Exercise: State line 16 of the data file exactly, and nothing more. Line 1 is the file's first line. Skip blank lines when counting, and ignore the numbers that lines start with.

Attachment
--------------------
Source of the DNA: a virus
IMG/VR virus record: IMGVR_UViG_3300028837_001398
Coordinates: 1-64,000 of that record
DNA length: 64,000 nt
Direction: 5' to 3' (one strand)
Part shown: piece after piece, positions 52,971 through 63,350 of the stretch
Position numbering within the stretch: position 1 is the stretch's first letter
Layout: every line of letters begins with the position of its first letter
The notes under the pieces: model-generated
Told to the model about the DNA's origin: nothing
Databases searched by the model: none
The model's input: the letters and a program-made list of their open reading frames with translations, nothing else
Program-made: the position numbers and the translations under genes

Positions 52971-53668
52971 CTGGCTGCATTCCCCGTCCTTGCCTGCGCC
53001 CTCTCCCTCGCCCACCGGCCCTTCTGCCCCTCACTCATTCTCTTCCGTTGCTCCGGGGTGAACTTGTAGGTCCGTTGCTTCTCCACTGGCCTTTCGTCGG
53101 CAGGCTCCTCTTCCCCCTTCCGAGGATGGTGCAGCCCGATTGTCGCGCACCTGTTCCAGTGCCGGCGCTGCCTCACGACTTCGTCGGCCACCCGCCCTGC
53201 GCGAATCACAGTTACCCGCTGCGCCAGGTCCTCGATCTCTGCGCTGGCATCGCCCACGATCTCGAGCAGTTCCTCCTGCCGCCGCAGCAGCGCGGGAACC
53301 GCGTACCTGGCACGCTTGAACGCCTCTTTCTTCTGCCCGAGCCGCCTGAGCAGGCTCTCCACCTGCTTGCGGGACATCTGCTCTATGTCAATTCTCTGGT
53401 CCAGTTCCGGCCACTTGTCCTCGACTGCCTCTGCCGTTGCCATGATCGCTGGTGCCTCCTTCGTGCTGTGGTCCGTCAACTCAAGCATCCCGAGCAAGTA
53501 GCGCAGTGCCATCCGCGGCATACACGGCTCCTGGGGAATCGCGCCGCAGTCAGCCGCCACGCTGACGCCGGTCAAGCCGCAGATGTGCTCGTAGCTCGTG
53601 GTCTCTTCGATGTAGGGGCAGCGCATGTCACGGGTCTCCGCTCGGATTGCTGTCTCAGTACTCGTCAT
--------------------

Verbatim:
53001 CTCTCCCTCGCCCACCGGCCCTTCTGCCCCTCACTCATTCTCTTCCGTTGCTCCGGGGTGAACTTGTAGGTCCGTTGCTTCTCCACTGGCCTTTCGTCGG